Home Depot: Not all veterans are created equal

I’m not the type of person who goes around demanding a veteran discount everywhere I go. It’s not a thing for me. I generally feel funny even asking about a possible discount, because I’m fortunate enough not to rely on it. But some veterans do. Some aren’t lucky enough to have an amazing job that allows them not to be concerned with something as small as a military discount. Some must save every penny.

That said… if a place of business advertises it and markets itself as an enterprise that wants to thank veterans for their service by giving them a discount, I would certainly expect them to honor it. I did a little research, and I haven’t seen Home Depot’s corporate policy regarding veterans’ discounts. Guardian of Valor detailed Home Depot’s policy a couple of years ago after some veterans said Home Depot didn’t honor their discounts, so they contacted the company. They received the following reply.

In reference to your e-mail, effective March 2010 we began offering,
when asked, a year round 10% discount, up to a $500 maximum
no registration needed, to all active, reserve, retired or disabled
veterans and their family members with a valid military ID.All other
military veterans will qualify for a 10% discount in your area during
Memorial Day, Fourth of July, and Veterans’ Day .
This philosophy is consistent with our long standing price match
guarantee. Please note that The Home Depot will offer a 10% Military
discount up to $500.00 maximum no registration needed.

Eligibility for discount:

1. The discount is only for active, reserve, retired or
disabled veterans and their immediate (mother, father, brother, sister,
child) family members.

2. The discount is only available on in-stock and special
order merchandise and online purchases. To utilize the discount online,
please call the Online Customer Service team at 1-800-430-3376.

3. This discount is not available for Installation Services
or for Deliveries (store and Service Provider).

4. The discount is only available on the day of purchase –
customers cannot get discount on a previous purchase
Customers must have one of the valid IDs listed below for year round discount:

  1. Active Duty Military ID card with a picture.
  2. A retired Military ID card with a picture.
  3. VA Card (Department of Veterans Affairs) – MUST have the
    words SERVICE CONNECTED under picture.
  4. Active Military and Retired Military ID card for
    spouse/dependents

A retired veteran must have qualified and gone through retirement with
the Military. Disabled Veterans should have a Veteran’s Identification
Card (VIC) that is given to them from the Department of Veteran’s
Affairs. The VIC and their Driver’s License should be sufficient
identification to get the everyday Military Discount.

The Home Depot is dedicated to supporting and honoring our men and women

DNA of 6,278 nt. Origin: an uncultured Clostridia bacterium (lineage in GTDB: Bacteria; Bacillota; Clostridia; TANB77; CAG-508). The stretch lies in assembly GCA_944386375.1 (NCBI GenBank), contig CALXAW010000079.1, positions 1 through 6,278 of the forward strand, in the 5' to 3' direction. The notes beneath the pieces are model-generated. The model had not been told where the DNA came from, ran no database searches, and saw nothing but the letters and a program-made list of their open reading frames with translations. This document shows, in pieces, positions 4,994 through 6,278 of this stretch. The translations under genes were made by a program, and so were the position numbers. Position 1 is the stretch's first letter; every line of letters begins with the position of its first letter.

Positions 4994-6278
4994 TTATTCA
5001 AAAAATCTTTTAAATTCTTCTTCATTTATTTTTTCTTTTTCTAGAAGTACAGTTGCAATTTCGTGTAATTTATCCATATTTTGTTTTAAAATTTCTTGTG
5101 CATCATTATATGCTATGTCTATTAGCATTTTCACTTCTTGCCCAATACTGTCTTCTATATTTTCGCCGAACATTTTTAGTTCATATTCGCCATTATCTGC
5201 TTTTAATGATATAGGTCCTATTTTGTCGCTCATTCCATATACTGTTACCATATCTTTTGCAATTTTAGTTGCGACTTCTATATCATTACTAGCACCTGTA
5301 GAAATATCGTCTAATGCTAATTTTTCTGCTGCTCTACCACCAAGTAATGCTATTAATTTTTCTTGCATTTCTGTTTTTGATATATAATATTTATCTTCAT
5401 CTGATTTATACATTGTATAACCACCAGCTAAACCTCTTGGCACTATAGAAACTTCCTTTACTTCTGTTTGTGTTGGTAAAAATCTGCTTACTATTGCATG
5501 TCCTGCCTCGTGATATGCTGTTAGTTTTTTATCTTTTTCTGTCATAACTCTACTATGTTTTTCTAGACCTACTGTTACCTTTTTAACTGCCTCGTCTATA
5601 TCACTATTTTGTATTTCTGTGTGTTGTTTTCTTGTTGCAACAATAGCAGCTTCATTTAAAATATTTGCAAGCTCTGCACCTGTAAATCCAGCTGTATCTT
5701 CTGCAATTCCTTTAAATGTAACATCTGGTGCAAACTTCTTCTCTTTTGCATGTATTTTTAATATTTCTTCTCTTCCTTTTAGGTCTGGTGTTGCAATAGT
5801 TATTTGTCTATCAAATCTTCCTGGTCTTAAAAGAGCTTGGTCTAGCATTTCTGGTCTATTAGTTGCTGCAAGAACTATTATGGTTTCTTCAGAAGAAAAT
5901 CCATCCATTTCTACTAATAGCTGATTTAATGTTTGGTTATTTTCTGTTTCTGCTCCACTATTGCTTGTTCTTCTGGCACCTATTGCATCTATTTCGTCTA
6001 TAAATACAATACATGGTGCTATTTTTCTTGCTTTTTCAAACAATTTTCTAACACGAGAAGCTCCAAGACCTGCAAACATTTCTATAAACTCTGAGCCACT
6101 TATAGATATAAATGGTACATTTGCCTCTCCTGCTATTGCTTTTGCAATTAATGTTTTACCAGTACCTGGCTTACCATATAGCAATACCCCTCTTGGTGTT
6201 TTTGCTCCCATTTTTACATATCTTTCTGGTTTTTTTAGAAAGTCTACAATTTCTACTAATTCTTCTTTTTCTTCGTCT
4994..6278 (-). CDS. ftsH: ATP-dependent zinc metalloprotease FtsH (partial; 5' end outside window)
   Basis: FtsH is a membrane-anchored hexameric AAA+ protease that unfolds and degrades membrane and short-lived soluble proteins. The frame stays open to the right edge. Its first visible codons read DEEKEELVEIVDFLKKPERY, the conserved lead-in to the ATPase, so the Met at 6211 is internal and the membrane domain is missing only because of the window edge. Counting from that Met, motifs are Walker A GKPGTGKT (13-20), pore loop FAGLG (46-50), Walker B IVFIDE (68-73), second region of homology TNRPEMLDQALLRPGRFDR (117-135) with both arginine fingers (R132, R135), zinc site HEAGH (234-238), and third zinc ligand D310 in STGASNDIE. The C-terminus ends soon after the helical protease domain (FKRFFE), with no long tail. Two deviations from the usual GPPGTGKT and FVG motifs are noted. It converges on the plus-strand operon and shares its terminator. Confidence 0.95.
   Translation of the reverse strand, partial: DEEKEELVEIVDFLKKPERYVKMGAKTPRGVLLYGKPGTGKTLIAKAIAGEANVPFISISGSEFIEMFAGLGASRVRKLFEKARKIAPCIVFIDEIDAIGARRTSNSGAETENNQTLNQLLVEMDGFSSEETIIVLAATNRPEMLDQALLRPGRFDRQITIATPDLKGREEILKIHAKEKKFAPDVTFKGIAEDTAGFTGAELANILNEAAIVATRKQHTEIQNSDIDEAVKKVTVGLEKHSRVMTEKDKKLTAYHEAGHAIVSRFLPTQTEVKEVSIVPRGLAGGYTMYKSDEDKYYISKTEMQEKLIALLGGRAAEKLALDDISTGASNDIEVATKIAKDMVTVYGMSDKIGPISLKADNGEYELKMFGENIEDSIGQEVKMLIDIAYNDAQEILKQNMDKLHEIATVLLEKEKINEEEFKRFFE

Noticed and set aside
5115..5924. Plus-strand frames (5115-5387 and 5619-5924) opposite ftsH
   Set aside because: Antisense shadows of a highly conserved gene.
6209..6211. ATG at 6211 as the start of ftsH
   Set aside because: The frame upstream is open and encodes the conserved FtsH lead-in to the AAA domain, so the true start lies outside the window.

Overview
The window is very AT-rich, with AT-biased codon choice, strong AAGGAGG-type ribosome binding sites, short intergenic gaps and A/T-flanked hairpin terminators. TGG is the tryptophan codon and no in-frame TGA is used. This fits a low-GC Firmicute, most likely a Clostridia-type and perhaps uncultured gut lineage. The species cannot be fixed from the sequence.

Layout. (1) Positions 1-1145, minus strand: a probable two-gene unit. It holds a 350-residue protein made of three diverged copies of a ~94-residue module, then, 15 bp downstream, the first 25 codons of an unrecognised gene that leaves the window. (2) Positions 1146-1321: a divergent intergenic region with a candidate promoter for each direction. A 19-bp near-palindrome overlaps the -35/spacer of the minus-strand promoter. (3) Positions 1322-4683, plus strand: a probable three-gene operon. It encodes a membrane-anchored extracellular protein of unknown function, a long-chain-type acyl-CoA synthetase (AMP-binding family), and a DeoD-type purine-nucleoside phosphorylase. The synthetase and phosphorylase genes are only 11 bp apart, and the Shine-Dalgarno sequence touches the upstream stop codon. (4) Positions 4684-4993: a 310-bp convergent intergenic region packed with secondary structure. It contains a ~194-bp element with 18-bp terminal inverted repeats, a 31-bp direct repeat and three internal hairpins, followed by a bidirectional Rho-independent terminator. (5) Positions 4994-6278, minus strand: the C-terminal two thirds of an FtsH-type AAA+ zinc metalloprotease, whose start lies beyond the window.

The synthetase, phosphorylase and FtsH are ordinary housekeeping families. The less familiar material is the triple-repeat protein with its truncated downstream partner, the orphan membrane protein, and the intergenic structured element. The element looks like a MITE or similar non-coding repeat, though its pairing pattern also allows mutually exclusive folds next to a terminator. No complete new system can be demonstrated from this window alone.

in uniform through our business practices, recruitment efforts and
corporate contributions. We offer this discount to thank them for their
outstanding service to this nation and to help make their homes more
comfortable and safe.

The Home Depot appreciates your business and would like you to continue
to rely on us for your home improvement needs.

OK, fair enough. They are a business, and they certainly should be able to decide to whom they give a discount, if at all. I have no problem with this.

Here’s the deal, though. Let’s say you go to a particular Home Depot for years. Let’s also say you are a veteran who hasn’t retired, but who served his or her country with honor for several years. Let’s say the store kindly gave you a discount every time you have gone there and presented your VA card. And let’s say one day, you come in, and the store tells you that your service was no longer good enough to receive a discount, and that after years of giving you a discount, they’ve decided to follow their policy and deny you the discount you have been receiving all along.

This is exactly what happened to a friend of mine at the Home Depot in West Wichita, Kansas. He writes:

Here’s what I love about America. Freedom to take my business where I want. I’ve been going to Home Depot for years and getting 10% off with my VA military ID card, whenever I remember to mention it. Today, I was told that it wasn’t enough proof that I was a veteran by the cashier. I asked to speak to the manager and he showed me a corporate statement that said only veterans with 20 years or with a service-related disability would be allowed the 10% discount. I said that was unfortunate, since there were tens of thousands of veterans waiting for care at VA. I was doing ok with this whole thing…until the manager said “You can’t just do four years any more and get a discount.” (emphasis mine) I asked him how many years he had served and he said none. So I said “a guy or gal can serve four years active duty, do at least two tours in Iraq or Afghanistan, and that’s not good enough for Home Depot to show their gratitude with 10% off?” Answer? “No.” I said, really gritting my teeth now but keeping my voice calm, that I would never shop at Home Depot again. I would be taking my business anywhere else than Home Depot. He said that was my choice. I said yes, yes it was. It was corporate Home Depot’s choice to narrow who gets a discount at their stores, so my choice will be to make sure they never, ever see a thin dime from me again.